angle-left 50-Year Breeder: Matador Ranch

50-Year Breeder: Matador Ranch

The Matador Ranch in Matador, Texas, has been raising American Quarter Horses to use on the ranch for 50 years.

The Matador Ranch has been breeding American Quarter Horses for 50 years. (Courtesy photo)

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By Richard Chamberlain for The American Quarter Horse Journal

It’s something of an understatement to say the Matador Ranch in Texas has nice horses. In 2013, the Matador Ranch won the AQHA Best Remuda Award, which recognizes one ranch that has a superior set of saddle horses for working cowboys – the best remuda.

It takes a lot of nice horses. The Matador runs about 3,200 mother cows and another 2,500 stockers on 130,000 acres, much of which are rugged canyons, breaks and draws that can only be worked horseback. Henry H. Campbell established the Matador Ranch in 1877 about 80 miles northeast of what would become Lubbock, Texas, at a place called Ballard Springs. The headquarters were sited about a mile outside of what the ranch would develop as the town of Matador.

Growing as a couple of successive owners added land, the Matador Land & Cattle Co. owned 861,000 acres in Texas by 1910 and within a few years had more than a million acres owned or leased in South Dakota, Montana and Canada. In 1951, Matador Land & Cattle Co. was sold to Lazard Frères and Co., whose purchase included approximately 800,000 acres, 1,400 horses and 46,000 head of cattle, and who then divided the ranch into parcels for resale. In 1952, Fred C. Koch of Koch Industries in Wichita, Kansas, bought three of the parcels and incorporated the Matador Cattle Co., including the Matador Ranch and its original headquarters at Ballard Springs. Koch’s Matador Cattle Co. also has divisions in Kansas and Montana.

The Matador Ranch always used good horses, but started upgrading its stock in the early 1970s. In the years since, the Matador has bred and registered more than 330 American Quarter Horses. The ranch generally maintains about 25-30 broodmares, several stallions and about 45 geldings.

The ranch built its broodmare band on the foundation started in the ’70s, but also branched out to some of the more popular cow horse bloodlines. Some of the best of those go back to a 1985 mare called Lost Echo Gal, by a son of Gay Bar King and out of a Sugar Bars- and Hollywood Gold-bred mare. Several of Lost Echo Gal’s daughters are in the broodmare band today.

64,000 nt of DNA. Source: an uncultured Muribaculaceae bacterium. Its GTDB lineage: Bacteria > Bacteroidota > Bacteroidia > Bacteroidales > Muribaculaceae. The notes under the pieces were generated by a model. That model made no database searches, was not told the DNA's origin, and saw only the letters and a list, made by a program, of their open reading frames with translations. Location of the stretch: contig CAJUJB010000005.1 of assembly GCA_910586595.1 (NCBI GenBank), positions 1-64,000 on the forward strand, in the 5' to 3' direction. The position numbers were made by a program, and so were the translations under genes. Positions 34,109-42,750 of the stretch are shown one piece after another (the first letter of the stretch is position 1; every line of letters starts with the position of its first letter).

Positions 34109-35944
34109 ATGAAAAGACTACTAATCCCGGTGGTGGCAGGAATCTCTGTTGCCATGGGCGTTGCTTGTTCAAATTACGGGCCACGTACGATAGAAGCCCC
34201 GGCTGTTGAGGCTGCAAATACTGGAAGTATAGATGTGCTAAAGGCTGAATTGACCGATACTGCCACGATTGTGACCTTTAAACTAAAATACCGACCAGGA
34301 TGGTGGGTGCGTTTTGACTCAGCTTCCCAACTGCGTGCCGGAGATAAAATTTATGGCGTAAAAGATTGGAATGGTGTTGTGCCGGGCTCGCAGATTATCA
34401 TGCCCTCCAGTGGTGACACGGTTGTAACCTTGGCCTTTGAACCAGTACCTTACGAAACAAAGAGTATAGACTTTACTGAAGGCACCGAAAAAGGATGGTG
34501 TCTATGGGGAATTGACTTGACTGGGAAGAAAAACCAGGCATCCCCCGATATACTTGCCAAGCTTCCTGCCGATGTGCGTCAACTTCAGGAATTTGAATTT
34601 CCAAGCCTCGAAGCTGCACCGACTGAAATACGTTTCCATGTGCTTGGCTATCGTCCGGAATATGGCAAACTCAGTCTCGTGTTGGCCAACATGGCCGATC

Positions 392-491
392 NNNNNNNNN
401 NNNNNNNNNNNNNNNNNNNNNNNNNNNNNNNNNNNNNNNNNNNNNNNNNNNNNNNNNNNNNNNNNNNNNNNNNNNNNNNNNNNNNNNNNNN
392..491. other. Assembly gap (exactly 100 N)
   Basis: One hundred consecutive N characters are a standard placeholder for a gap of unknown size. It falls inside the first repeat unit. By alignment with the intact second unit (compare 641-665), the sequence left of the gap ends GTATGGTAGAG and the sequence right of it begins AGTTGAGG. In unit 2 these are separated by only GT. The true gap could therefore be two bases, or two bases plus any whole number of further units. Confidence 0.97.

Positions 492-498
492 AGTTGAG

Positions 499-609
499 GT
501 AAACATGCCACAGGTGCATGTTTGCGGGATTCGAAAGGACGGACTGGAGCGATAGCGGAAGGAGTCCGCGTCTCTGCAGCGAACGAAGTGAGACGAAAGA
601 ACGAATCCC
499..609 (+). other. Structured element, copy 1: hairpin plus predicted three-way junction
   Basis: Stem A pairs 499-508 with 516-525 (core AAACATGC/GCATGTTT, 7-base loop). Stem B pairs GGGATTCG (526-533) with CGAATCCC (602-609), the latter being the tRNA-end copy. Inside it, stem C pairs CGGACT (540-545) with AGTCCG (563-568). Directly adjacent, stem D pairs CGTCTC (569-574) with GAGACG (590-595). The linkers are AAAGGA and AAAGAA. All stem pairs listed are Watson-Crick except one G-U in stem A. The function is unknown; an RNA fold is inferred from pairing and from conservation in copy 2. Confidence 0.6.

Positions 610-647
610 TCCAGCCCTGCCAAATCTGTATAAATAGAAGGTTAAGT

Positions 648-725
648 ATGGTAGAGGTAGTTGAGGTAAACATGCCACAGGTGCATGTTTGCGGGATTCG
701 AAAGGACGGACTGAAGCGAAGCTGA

Another mare, Claires Double, is a double-bred Black Chick Gold mare who produced MCC Double Heaven, the reserve champion in the 2011 AQHA Battle in the Saddle Remuda Challenge. And there have been a number of other horses bred and raised on the ranch that have been very successful in AQHA, Ranch Horse Association of America and Ranch Cutting Horse Association competition.

Matador currently uses stallions Wrigly, a 2008 red roan by the Peptoboonsmal stallion Boonlight Dancer; MCC Travalin Cat, a 2010 buckskin by the High Brow Cat stallion Palo Duro Cat; and Four Peak 59, a 2013 black son of the Snicklefritz Chex stallion Snicklefritz Flake. All the mares are pasture bred, and the stallions are normally turned out about April 10 and are picked up about July 1. Most of the mares are bred to one of the ranch’s stallions, but occasionally a mare is bred to an outside stallion.

The foals are weaned in the early fall and halter broke at that time. The cowboys spend about three days with them, turn them out, then get them up again and work with them for a couple of more days before they are turned out again to grow.

Most of the Matador-breds stay on the ranch, but some are sold through private treaty and through the Best Remuda Sale in Fort Worth, Texas, and the Western Heritage Classic in Abilene, Texas.

“I’ve been involved with this team and the Matador Cattle Co. for over 30 years,” says ranch manager J.D. Russell. “We’ve built this remuda with a lot of thought, care and work, and I feel like we’ve taken the necessary time and steps to develop a nice set of Quarter Horses that are really functional in our environment. That’s very important to us, not only to be able to traverse the rugged terrain and get our job done, but also to have horses that are athletic, that are willing to work with us and that make our job easier and more enjoyable. That brings as much satisfaction and pride to me and our cowboys as you can have about a horse program, and then to have others seek out our horses because they find that to be true for them as well is really special.